If the EndOf2T detector 600 is on a preamble, the sliced output will be { . . . 1, 1, 0, 0, 1, 1, 0, 0, . . . }. The break in this pattern sequence indicates that 2T has ended, as illustrated in FIG. 6. Thus, as shown in FIG. 6, when the first and third bits of the 3 bit shift register 650 become the same, as detected during step 660, the preamble signal has ended.

As discussed hereinafter, the present invention makes use of the EndOf2T information from the EndOf2T detector 600 to determine whether the search mode found a preamble field corresponding to a servo sector and to initialize and restart the search mode to restart looking for a servo preamble field again if a read preamble was incorrectly found.

The servo address mark 102 is known to follow the servo preamble field 101. The present invention recognizes that the servo address mark detection is expected to happen shortly after the end of preamble detection by the EndOf2T detector 600. Thus, a servo address mark detection process 700 in accordance with the present invention, discussed below in conjunction with FIG. 7, opens a window of duration L channel bit periods immediately after the detection of the end of the preamble field by the EndOf2T detector 600. L will span the number of bits used for the servo address mark and will also account for processing delays in the servo address mark detector 700 and tolerances for all other implementation delays.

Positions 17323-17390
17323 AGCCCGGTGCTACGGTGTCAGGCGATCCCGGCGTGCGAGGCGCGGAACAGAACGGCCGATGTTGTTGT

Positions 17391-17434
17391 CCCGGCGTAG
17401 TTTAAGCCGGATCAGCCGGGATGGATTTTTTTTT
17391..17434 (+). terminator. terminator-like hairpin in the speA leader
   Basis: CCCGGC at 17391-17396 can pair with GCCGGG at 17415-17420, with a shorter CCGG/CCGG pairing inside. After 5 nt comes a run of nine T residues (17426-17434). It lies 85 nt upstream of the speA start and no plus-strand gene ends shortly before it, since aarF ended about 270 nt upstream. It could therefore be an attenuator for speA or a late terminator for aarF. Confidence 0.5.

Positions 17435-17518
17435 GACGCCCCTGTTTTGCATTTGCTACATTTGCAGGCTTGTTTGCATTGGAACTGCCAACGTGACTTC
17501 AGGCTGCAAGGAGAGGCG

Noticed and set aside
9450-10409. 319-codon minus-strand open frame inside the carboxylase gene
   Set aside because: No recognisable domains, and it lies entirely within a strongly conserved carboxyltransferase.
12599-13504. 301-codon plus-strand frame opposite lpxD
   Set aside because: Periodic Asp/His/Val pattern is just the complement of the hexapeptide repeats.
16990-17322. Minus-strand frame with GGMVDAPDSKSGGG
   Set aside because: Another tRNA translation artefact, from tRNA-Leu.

If the servo address mark 102 is detected within this window it indicates that the preamble found by the search mode most likely corresponds to a servo sector 100. If the servo address mark 102 is not found during this window, it indicates the possibility of the search mode mistaking the read preamble 202 for a servo preamble 102. In this case, the servo address mark detection process 700 directs the search mode logic to initialize and restart the servo preamble search process. This servo preamble search and restart procedure will continue until a successful detection of the servo address mark 102 happens within the window based on information from the EndOf2T detector 600.